This is total nonsense. Mexican interpreters are as good as Americans, interpreters living in Mexico possess American certifications, and there are probably more interpreters in Mexico with a college degree in translation or interpretation than those we have in the States. Let’s face it, the only reason these agencies want to promote American interpreters is because when a lawyer, company or event organizer hires the interpreting team in Mexico they do not need the agency; they make no money. Unless you travel as part of a diplomatic delegation, a business mission, international organization, or you are an employee of a firm that takes you to Mexico to exclusively interpret for the company you work for; If you are an interpreter living in the United States and you take an assignment to interpret for a deposition, industrial plant inspection, or other job, unless you are a Mexican citizen, or you have legal authority to work in Mexico, you will be breaking the law and are subject to deportation. It does not matter that you speak Spanish, you must be allowed to work in Mexico. (Art. 52 y sigs. Ley de Migración. D.O. 25/5/20111 https://cis.org/sites/cis.org/files/Ley-de-Migracion.pdf) There are fiscal obligations for those working as interpreters in Mexico, even if they had no authority to work.

Because often the agency’s client or the interpreters do not know they are breaking the law, you should educate them so they hire local talent. Please remember, this is a collective effort, we must try to bring up fees and working conditions in every country according to this economic reality and possibilities. This will never be achieved by killing foreign markets with illegally obtained, procured, or provided professional services at sub-par conditions. You probably noticed that I skirted around VRI services. Although it could be as harmful as in-person interpreting services when left in the hands of unscrupulous multinational agencies, that is an entirely different matter that requires more research and study of legal theories and legislation. I now invite your comments on this very important issue.

The “must attend” conferences of 2019.

January 24, 2019 § 3 Comments

Dear Colleagues:

2018 was a great year for many of us. Many of you developed professionally and became better at what you do. I congratulate you for that important achievement; unfortunately, competitors are still out there, languages are still changing, technology continues to improve, and clients (agencies or direct corporations) will pay for what they need but are looking for the best service at the best price.  The question is: How do we adapt to reality, keep up with technology, and improve our service?  The answer is complex and it includes many issues.  Like every January, at the dawn of a new year, the time for planning activities, and programming agendas, we will concentrate on one of them: Professional development.

It is practically impossible to beat the competition, command a high professional fee, and have a satisfied client who does not want to have anything to do with any other interpreter but you, unless you can deliver quality interpreting and state-of-the-art technology.  We need to be better interpreters.  We must study, we must practice our craft, we should have a peer support network (those colleagues you call when in doubt about a term, a client or grammar) and we must attend professional conferences.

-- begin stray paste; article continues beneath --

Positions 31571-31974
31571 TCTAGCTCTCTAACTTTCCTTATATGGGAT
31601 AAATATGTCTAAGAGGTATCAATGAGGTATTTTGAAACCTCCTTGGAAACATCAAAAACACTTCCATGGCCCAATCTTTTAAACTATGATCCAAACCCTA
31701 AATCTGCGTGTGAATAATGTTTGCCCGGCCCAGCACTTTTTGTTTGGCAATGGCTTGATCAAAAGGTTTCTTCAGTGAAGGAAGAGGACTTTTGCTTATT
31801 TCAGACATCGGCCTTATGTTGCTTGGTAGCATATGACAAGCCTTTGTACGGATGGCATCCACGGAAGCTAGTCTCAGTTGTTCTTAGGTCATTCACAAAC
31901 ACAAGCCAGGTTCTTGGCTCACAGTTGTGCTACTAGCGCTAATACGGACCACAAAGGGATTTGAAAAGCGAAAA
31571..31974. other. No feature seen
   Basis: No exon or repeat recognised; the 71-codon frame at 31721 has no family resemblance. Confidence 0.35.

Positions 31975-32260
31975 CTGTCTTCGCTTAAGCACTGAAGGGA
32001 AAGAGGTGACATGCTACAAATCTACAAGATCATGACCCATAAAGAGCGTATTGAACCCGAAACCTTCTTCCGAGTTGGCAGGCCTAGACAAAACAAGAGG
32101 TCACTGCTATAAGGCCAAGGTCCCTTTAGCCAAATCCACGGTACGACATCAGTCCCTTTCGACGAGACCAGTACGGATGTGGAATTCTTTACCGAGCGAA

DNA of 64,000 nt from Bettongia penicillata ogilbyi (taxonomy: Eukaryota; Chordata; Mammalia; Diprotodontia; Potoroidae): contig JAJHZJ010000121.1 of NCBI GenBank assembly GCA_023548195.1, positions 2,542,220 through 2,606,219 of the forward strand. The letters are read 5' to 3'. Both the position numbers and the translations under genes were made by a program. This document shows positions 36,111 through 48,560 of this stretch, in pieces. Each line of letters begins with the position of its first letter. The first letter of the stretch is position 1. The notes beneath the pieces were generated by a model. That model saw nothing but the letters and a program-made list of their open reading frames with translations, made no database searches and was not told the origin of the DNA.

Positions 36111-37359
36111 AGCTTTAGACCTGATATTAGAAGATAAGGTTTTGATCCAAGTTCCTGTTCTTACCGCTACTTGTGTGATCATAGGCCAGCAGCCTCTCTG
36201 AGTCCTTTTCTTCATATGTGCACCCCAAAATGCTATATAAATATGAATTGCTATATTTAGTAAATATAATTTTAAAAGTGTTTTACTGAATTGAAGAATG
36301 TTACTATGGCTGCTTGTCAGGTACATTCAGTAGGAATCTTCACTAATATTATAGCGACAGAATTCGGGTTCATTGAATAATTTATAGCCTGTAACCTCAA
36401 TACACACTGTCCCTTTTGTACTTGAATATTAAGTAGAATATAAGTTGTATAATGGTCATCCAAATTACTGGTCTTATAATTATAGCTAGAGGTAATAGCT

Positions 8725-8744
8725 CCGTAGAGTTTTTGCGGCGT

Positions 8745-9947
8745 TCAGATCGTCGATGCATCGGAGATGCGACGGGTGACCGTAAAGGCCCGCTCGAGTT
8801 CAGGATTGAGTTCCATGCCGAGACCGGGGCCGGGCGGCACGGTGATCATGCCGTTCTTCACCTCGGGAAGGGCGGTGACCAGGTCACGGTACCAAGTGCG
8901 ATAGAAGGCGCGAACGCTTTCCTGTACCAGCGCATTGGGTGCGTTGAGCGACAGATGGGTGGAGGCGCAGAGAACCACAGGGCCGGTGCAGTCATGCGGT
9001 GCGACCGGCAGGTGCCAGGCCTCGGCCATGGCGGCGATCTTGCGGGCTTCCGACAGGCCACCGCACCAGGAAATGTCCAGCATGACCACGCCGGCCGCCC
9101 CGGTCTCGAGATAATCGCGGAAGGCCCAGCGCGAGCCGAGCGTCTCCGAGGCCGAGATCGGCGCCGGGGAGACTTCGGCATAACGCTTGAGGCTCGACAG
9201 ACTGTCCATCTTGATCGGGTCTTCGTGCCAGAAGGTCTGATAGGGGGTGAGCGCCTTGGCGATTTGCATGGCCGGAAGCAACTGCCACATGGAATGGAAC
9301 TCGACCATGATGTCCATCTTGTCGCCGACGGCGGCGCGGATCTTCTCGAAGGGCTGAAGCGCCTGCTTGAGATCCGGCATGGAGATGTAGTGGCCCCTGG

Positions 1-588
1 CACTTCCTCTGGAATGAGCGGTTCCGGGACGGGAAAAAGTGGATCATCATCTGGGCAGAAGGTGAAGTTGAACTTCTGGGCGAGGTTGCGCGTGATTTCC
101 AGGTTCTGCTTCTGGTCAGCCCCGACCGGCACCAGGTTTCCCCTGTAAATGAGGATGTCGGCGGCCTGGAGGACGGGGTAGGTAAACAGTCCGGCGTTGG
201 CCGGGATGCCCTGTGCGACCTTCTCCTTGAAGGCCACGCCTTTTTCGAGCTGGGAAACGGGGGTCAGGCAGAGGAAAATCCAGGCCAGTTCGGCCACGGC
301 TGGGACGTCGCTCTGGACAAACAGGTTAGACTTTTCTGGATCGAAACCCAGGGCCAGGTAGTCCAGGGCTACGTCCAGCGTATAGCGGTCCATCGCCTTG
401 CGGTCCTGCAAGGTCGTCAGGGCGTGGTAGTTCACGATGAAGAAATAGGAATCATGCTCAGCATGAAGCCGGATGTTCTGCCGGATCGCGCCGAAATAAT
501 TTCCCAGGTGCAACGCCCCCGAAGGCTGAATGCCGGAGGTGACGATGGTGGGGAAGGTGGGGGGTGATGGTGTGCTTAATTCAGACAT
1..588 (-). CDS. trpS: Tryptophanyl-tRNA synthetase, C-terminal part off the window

I find immense value in professional conferences because you learn from the workshops and presentations, you network with colleagues and friends, and you discover what is happening out in the very competitive world of interpreting.  Fortunately, there are many professional conferences all year long and all over the world.  Fortunately (for many of us) attending a professional conference is tax deductible in our respective countries.  Unfortunately, there are so many attractive conferences and we must choose where to go.   I understand that some of you may attend one conference per year or maybe your policy is to go to conferences offered near your home base. I also know that many of you have professional agendas that may keep you from attending a particular event even if you wanted to be there.  I applaud all organizations and individuals who put together a conference. I salute all presenters and support staff that makes a conference possible, and I wish I could attend them all.

Because this is impossible, I decided to share with all of you the 2019 conferences I am determined to attend. In other years I have attended more conferences than the ones on my list, last-minute changing circumstances and personal commitments let me go to events I had not planned to attend at the beginning of the year. Besides great content and first-class presenters, when I attend a conference, I consider other elements that, in my opinion, are as relevant as content and presenter quality. I do not attend conferences organized by entities (individuals or agencies) who strategically put together great content and top-notch presenters to attract interpreters for the purpose of directly or indirectly recruit them to work for low fees and deplorable work conditions.  I do not go to conferences organized, or partly organized, by individuals or agencies well-known for paying low fees and treating interpreters as medieval serfs or commodities in their so-called “industry”. With one exception (and you can discover the reasons) I do not participate in conferences with side shows such as trade shows and corporate members who directly oppose the interests and well-being of professional interpreters and translators; and you will never find me at events co-sponsored by entities (individuals or agencies) who are attempting to create a favorable image in new markets to enter said markets and lower the standards by imposing their practices in the new countries they intend to profit from. My money will not go to these corporations and individuals, regardless of the show they bring to town. I will not do it.